Review of “Changes in Motor Skill Proficiency After Equine-Assisted Activities and Brain-Building Tasks in Youth with Developmental Disorders”, by Rigby and Grandjean

The Research Sub-Committee recently reviewed the article “Changes in Motor Skill Proficiency After Equine-Assisted Activities and Brain-Building Tasks in Youth with Developmental Disorders”, by Rigby and Grandjean, published in Frontiers in Veterinary Science, 2015.   While it is exciting to see more research investigating strategies to help individuals with various neurodevelopmental disorders enhance their quality of life, a number of concerns exist regarding accurate terminology, research design, the scope of practice among professionals described in the article implementing therapeutic interventions focusing on enhancing motor skills, and the overall conclusions.

 In the introduction, the authors refer to equine-assisted therapy (EAT) as hippotherapy.  Hippotherapy is a treatment tool; the umbrella term EAT does not accurately reflect either the use of hippotherapy as a treatment tool, nor the intervention under investigation in the current study. As you are aware, hippotherapy is the purposeful use of equine movement by licensed PT, OT, and SLP clinicians.  The introduction does not clearly delineate between EAT, hippotherapy, and the provided equine-assisted activities (EAA), making the important distinctions between these various activities and treatment tools unclear to the reader.  It is critical to describe the differences to help promote clarity about the proper utilization of services amongst the medical community, payment sources, and clients. Additional information about terminology is available at

The participants in this study were 25 children, ages 5-16 with various neurodevelopmental disorders, most commonly attention deficit hyperactivity disorder and autism spectrum disorder. Investigators implemented a repeated measures design with 5 data collection episodes, 8 weeks apart over 32 weeks.  The first two data collections were to establish baseline, the 3rd data collection occurred after the EAA of 45-60 minutes one time per week, followed by a washout 8-week period with data collection.  The final experimental phase was a “Gaitway” intervention that occurred 90 minutes one time a week. Final data collection occurred 1 year after the initial data collection for 7 participants who continued the GaitWay intervention.  This design examines 2 different interventions, provided consecutively with a wash-out period.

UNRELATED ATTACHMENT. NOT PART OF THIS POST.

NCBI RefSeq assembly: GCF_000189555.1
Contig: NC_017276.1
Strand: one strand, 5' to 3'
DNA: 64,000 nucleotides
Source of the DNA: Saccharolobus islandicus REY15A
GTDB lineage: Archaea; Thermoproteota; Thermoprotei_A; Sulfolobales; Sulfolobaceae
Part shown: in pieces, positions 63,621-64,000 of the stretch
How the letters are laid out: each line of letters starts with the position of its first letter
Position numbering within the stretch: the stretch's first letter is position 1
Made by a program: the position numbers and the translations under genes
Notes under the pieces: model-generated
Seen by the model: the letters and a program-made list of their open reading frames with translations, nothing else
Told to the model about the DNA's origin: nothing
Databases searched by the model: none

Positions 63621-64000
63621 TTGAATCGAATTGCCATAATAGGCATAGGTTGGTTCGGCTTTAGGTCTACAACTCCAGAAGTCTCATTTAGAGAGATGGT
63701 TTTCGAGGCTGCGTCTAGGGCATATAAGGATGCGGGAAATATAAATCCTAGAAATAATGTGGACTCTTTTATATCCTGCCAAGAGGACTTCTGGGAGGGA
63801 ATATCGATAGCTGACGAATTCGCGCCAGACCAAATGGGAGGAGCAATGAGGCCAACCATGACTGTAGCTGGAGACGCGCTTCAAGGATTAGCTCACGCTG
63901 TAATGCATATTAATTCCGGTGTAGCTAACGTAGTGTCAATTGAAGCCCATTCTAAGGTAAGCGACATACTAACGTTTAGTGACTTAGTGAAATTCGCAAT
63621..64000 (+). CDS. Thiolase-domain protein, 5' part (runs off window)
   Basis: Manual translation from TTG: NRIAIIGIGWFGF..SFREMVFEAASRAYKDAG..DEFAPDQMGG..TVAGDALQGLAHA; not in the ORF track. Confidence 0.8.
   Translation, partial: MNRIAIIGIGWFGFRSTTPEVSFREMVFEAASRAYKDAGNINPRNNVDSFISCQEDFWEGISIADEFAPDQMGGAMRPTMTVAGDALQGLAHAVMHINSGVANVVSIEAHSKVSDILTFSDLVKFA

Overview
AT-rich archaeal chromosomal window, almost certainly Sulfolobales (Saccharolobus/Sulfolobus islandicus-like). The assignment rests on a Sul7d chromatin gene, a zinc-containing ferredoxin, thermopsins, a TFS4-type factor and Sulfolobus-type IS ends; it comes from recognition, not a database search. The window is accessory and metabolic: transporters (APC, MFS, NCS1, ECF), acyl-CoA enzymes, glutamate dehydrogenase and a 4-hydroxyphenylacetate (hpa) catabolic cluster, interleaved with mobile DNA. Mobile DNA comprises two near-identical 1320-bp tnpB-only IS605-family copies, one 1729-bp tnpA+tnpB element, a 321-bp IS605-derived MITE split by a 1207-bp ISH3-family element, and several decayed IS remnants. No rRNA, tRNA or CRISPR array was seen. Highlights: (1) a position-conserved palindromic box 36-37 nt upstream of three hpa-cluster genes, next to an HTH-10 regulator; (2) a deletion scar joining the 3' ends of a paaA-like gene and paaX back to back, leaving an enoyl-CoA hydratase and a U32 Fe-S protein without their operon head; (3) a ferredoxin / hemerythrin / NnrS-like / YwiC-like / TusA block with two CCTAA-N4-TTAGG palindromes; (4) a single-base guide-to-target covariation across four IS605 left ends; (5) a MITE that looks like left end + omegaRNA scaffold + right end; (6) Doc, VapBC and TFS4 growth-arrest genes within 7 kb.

The equine assisted activity, as described in this study, focus on individuals learning horsemanship skills on or off the horse, which is more correctly described as adaptive riding or therapeutic riding. The GaitWay sessions began with the same horsemanship activities, and then concluded with “brain-building activities” designed and provided by a speech therapist. These “brain-building activities” consisted of multi-sensory and task-oriented activities with instructions for follow through at home; these activities are more appropriate for either a licensed physical or occupational therapist to deliver given their training on vestibular rehabilitation, balance, posture, and motor development. These areas of physical function are not within the scope of practice for speech language pathologists or certified therapeutic riding instructors.  It is critical that practitioners work within their license and scope of practice for safety, effectiveness, and reimbursement considerations.

The primary outcome measure used was the Short Form of the Bruininks-Oseretsky Test of Motor Proficiency-Version 2 (BOT-2).  Authors also requested anecdotal comments from the caregivers of the participants. 

The authors report improved scores on the BOT-2 and anecdotal improvements in balance, coping skills, and academic performance, particularly after the GaitWay intervention.  However, there are several limitations to the conducted analyses not noted by the authors. First, analyses included sub-test scores of the BOT-2 short form, which are based on very few items, and meant to be used only as a screening tool with the Short Form total score. For statistical analysis the short form total score has been found to have good reliability, but the validity is limited due to the low number of skills tested. Further breaking it down and trying to analyze each individual score would further degrade the validity of the test. Second, authors used raw scores rather than standard scores; given the 32-week or 1-year timespan of the study, raw scores would be expected to improve without intervention due to natural development. Furthermore, authors do not consider published standard errors of measurement available for the BOT-2. Therefore, caution should be used in interpreting the results of this study, as it is unknown if improvements should be attributed to natural development or to the interventions. 

 In summary, we appreciate the investigation of tools and activities to promote physical activity and participation in children with neurodevelopmental disorders. However, we strongly encourage readers of this published study to carefully consider the use of terminology described, the practitioner scope of practice, analysis methods, and the presented conclusions. Given the serious limitations in the study’s analysis and conclusions, we do not believe this study should guide the practice of therapists incorporating horses into their interventions.

Thank you for your time and consideration of our critique,

The American Hippotherapy Association, Inc. Research Sub-Committee



Rigby, Davis, Bittner et al. Changes in Motor Skill Proficiency After Equine-Assisted Activities and Brain-Building Tasks in Youth with Neurodevelopmental Disorders. Frontiers in Veterinary Science (2020)7:22;1-12., accessed 5/12/2020, accessed 5/12/2020

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